“Valley of Loss” is the second volume of Jim Cartwright at Large, a serialized novel bridging The Four Horsemen’s Revelation Cycle series and The Omega War. In Cartwright’s Cavaliers, responsibility and senior NCOs forged Jim from loser to a leader fighting on the battlefield in his own relic of a giant Gundam-style robot. Previosly in Jim Cartwright at Large, he discovered more of the coveted war machines in an abandoned space station. Now Jim continues his search for information, technology, and tactics that will allow him to create more of the giant mecha. This leads him to the the Valley of Loss, the last battleground where the mecha fought. Can Jim trust the scavengers littering the battlefield like locusts? Will he find the information and machines he seeks? And will his XO ever let Jim outside his sights ever again?
The pacing in “Valley of Loss” certainly reflects the serialized novel approach taken in Jim Cartwright at Large. Instead of the taut immediacy demanded by the short story format, half the chapter is a relaxed collection of exposition and flashback, and the other, plot. Certainly the glimpse into setting and character will pay off in future chapters. The flashbacks with Jim’s father explain why, even at his lowest, Jim never gave up on his dream to be a mercenary. However, action junkies will be craving more from his visit to the Valley of Loss. I look forward to reading the collected chapters of Jim Cartwright at Large to see how all the pieces fit together, but the serialized approach needs more self-contained stories that build upon each other than one single story split into multiple parts. That said, “Valley of Loss” certainly left me wanting to read more.
Jim Cartwright’s story is one of the few positive examples in recent science fiction of how a geeky and overweight boy can turn himself into a man through hard work and responsibility. And his stories are not preachy, but fun reads that inspire readers to meet challenges head-on in an adult manner without lingering in the juvenile fascinations of many “Young Adult” stories. Perhaps this gateway drug into the Four Horsemen universe might also be a gateway into manhood for many a teen reader.
“Hidden Depths” is a side-story to Sandy Mitchell’s celebrated Ciaphas Cain series of Warhammer 40,000 novels. Rather than following the mishaps and victories of the Imperium’s answer to Harry Flashman, “Hidden Depths” instead follows the impish Inquisitor Amberly Vail, WH40k’s Flashman’s Lady, as her team of agents are hot on the trail of forbidden alien technology. Their pursuit leads them to the gang-infested underground caverns of a human hive city, an industrial center that makes New York City and its outskirts look like a sleepy rural hamlet. While deep underground, Vail’s clashes with urban gangs and abhuman mutants turns into a running battle with alien infiltrators chasing the same technology until, at the end, her team is cornered. With nothing more than the pistols in their hands and forbidden knowledge of alien races and technologies, Amberly Vail and her team must somehow escape.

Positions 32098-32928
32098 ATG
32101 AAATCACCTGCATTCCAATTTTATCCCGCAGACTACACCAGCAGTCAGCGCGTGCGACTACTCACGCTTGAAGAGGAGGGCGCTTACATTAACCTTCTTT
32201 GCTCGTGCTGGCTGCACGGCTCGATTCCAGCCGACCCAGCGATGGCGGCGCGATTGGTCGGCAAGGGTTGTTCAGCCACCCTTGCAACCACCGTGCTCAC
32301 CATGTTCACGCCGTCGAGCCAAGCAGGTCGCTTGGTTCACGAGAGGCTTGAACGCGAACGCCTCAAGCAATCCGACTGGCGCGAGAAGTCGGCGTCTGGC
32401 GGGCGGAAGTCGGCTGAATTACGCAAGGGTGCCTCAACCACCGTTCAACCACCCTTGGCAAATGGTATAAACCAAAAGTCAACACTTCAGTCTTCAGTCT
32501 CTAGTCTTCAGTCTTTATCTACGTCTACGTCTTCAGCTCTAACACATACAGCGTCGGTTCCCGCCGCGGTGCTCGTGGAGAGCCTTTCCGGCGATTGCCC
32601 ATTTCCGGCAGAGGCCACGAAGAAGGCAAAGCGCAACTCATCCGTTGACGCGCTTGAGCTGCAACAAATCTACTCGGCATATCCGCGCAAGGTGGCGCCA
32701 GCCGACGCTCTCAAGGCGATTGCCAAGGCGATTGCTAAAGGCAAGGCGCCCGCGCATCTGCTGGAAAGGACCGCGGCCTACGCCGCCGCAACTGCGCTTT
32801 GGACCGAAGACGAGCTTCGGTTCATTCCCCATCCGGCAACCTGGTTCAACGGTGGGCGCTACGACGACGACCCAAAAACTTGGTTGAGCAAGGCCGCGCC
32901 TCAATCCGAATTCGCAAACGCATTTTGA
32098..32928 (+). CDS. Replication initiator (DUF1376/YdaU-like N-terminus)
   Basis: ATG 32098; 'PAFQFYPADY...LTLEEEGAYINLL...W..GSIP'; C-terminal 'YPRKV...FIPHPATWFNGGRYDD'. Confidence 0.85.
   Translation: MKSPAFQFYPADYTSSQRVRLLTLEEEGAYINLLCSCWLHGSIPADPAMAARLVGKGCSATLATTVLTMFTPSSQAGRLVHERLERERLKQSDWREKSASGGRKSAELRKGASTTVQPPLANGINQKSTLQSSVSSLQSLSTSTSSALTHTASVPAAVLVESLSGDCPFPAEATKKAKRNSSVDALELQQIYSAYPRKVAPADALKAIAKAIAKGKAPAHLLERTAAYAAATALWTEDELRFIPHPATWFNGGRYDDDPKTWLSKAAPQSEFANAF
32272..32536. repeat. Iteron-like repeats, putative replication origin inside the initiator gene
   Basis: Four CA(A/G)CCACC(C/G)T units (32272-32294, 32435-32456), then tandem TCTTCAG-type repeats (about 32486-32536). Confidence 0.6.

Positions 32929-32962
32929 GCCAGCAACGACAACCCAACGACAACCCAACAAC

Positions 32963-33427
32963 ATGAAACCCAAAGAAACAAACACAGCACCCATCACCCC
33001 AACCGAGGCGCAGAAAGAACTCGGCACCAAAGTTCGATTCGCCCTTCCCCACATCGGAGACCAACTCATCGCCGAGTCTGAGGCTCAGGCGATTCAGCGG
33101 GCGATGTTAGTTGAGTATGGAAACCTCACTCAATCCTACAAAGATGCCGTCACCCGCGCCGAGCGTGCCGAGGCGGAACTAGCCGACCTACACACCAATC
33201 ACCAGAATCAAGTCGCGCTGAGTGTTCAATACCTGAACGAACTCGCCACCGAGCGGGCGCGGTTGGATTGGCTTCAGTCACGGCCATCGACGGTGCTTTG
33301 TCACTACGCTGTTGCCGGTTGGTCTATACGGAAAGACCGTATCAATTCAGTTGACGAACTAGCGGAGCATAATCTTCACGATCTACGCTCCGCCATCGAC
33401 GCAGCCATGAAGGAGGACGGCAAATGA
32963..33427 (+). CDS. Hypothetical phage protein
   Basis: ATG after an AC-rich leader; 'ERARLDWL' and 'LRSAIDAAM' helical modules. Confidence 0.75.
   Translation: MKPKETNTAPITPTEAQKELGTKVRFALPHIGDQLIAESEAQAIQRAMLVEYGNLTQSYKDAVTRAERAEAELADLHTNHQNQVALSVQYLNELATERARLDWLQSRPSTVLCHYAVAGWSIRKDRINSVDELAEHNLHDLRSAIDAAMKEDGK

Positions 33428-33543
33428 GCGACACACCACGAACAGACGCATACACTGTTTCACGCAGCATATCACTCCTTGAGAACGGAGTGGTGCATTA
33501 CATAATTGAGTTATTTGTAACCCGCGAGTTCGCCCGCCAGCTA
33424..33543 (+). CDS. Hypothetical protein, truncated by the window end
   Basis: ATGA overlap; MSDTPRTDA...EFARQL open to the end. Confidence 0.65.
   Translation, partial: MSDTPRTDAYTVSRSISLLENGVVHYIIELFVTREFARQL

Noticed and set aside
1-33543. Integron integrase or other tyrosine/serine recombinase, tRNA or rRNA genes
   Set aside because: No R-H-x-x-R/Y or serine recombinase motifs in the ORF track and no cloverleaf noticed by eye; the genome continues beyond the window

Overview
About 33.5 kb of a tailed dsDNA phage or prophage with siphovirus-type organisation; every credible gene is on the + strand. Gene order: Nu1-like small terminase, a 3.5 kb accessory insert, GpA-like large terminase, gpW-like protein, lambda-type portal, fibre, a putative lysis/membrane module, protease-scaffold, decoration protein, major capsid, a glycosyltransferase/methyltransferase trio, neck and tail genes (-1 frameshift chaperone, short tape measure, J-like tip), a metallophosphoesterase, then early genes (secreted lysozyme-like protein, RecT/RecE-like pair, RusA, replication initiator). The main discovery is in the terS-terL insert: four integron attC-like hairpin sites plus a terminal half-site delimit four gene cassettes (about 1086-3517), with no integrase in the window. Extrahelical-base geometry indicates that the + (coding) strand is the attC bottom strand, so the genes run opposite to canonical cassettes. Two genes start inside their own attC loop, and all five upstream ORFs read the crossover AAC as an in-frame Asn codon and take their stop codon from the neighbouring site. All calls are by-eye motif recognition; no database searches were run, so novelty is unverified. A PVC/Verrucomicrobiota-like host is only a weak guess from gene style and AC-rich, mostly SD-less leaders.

This short story gives a glimpse behind the veil of the most atypical Inquisitor in the Imperium. Unfortunately, without Ciaphas Cain to play off of, Amberly does not exhibit any of the playful personality she is known for. Instead, she exhibits the pragmatic efficiency expected of the Imperial’s version of the secret service. A literary foil like Amberly Vail needs their partner, for it is in the contrasts where she truly lives as a character. And this adventure reads more as an outrigger to one of the Cain novels explaining how her team ended up somewhere unexpected than a story in service to itself. As such, the investigation and chase, while it sticks to the Ciaphas Cain formula of interrupting a second alien species’ machinations, is hampered by an incomplete ending. “Hidden Depths” is an appetizer that needs to be followed by a main course of Ciaphas Cain.
“Phoenix” is a rare Clark Ashton Smith science fiction story, often forgotten as its descriptions of the Sun violate the game of hard science fiction. Then again, it never sought to adhere to theory. Smith wrote a Dying Earth story in the vein of William Hope Hodgson’s “The Night Land”, but dressed it in clothes of science fiction, in rockets and atomics instead of abhumans and monsters.
Centuries after the Sun burned out and life on earth is reduced to a declining network of underground caverns deep below the icy service. As life dwindles in these sanctuaries, the best and brightest of the survivors hatches a desperate scheme to reignite the Sun with atomic bombs. Then, on the long flight to the darkened disk of the Sun, a miscalculation occurs…
As always, Smith’s imagery and wordplay are haunting, and the darkened valleys and volcanoes of the Sun are used to evoke emotional responses instead of convey facts about the composition of stars. “Phoenix” concerns itself with hope, resolve, and loss, and is an exploration of human nature through adversity. It’s also a fantastic adventure, somewhat muted by the strange mix of Campbelline despair and Golden Age Men with Screwdrivers to the Dying Earth genre. At least Smith allows his characters to remain heroic, something Campbell refused to allow as the editor of the contemporary “The Cold Equations.” And the protagonist’s promise of “I will come back to you—in the sunlight.” is realized in melancholic splendor. “Phoenix” is an excellent throwback to the Romantic roots of science fiction and fantasy, and provides a great introduction to Clark Ashton Smith for those readers more inclined to science fiction than fantasy.